SopB acts as a phosphatase – it aids in removing phosphate groups from phosphoinositide, a type of membrane lipid. SopB helps Salmonella change the dynamics of the vacuole – specifically it alters the type of inositol phosphates in the vacuole membrane – which prevents the vacuole’s fusion with lysosomes.

A previous study from the same team had reported that the number of lysosomes produced by the host cells decreases upon infection with Salmonella. The researchers also found that mutant bacteria that were unable to produce SopB were also unable to reduce host lysosome numbers. Therefore, they decided to look more closely at the role that SopB was playing in the production of lysosomes, using advanced imaging techniques.

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What they found was that SopB prevents the translocation of a critical molecule called Transcription Factor EB (TFEB) from the cytoplasm of the host cell into the nucleus. This translocation is vital because TFEB acts as a master regulator of lysosome production.

This is the first time we deciphered that SopB can work in a dual manner – it changes the phosphoinositide dynamics of SCV and affects TFEB’s translocation into the nucleus. While other groups have already reported the function of SopB in mediating invasion in epithelial cells, the novelty of our study lies in identification of the function of SopB in inhibiting the vacuolar fusion with existing autophagosomes/lysosomes, and the second mechanism, which provides Salmonella with a survival advantage by increasing the ratio of SCV to lysosomes.”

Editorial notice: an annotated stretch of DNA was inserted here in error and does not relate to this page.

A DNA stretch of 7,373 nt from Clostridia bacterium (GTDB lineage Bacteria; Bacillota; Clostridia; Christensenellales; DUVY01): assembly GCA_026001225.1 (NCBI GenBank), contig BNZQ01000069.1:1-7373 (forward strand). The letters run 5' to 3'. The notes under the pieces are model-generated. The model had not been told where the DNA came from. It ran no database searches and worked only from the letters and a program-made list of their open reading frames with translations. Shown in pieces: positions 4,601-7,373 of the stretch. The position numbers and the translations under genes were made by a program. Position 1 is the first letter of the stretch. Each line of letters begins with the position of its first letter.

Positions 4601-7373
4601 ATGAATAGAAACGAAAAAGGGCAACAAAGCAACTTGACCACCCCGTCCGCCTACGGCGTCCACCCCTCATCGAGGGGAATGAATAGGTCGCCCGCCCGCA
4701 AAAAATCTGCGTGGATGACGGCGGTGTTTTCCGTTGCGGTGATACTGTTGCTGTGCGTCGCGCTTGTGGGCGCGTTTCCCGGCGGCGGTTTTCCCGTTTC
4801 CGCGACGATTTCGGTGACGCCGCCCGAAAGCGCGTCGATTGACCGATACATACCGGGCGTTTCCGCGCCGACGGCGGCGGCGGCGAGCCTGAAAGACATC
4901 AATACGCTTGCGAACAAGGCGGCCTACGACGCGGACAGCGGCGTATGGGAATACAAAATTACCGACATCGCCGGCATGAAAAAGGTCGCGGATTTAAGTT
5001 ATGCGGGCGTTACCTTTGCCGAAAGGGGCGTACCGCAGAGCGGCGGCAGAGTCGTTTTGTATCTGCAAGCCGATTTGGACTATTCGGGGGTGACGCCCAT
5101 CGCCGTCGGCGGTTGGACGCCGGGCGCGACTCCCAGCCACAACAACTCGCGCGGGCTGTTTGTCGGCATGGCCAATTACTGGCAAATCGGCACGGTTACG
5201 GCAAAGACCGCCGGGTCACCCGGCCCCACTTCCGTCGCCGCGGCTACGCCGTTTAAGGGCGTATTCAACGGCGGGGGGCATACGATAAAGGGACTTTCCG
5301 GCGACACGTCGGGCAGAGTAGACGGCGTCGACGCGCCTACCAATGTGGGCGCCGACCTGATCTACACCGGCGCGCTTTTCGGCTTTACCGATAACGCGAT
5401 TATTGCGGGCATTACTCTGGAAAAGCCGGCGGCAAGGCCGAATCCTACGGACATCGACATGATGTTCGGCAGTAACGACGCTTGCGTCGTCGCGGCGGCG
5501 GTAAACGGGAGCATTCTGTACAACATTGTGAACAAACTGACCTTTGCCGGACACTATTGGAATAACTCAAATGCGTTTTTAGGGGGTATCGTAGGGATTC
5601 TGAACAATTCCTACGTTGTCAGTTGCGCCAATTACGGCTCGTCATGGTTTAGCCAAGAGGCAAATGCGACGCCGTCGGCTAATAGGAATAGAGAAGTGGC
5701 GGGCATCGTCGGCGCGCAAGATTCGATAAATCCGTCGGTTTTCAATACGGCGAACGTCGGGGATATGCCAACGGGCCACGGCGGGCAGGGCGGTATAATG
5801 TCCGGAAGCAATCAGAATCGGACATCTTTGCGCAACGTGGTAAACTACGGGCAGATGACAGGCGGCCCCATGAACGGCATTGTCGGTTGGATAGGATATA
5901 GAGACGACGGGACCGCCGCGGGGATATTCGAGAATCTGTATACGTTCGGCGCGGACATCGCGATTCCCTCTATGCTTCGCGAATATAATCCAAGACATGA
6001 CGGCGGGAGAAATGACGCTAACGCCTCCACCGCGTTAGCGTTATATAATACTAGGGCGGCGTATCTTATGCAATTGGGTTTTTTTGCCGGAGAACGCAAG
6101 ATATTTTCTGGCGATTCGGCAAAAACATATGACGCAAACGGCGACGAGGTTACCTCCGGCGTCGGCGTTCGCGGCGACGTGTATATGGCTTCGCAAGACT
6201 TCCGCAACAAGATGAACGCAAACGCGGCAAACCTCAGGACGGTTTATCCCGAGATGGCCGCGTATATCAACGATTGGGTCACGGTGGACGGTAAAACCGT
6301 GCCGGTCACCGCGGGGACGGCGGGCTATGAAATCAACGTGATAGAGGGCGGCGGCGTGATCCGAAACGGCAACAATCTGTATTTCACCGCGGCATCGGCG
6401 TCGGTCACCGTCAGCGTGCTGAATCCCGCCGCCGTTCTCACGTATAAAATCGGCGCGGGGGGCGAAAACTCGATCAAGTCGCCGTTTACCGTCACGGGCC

Dipshikha Chakravortty, Professor at MCB and corresponding author of the study

The researchers suggest that using small molecule inhibitors against SopB or activators of TFEB can help counter Salmonella infection.

In subsequent studies, the team plans to explore the role of another host protein called Syntaxin-17 whose levels also reduce during Salmonella infection. “How do the SCVs reduce the levels of Syntaxin-17? Do they exchange it with some other molecules, or do the bacteria degrade it? We [plan to] look into it next,” says Chakravortty.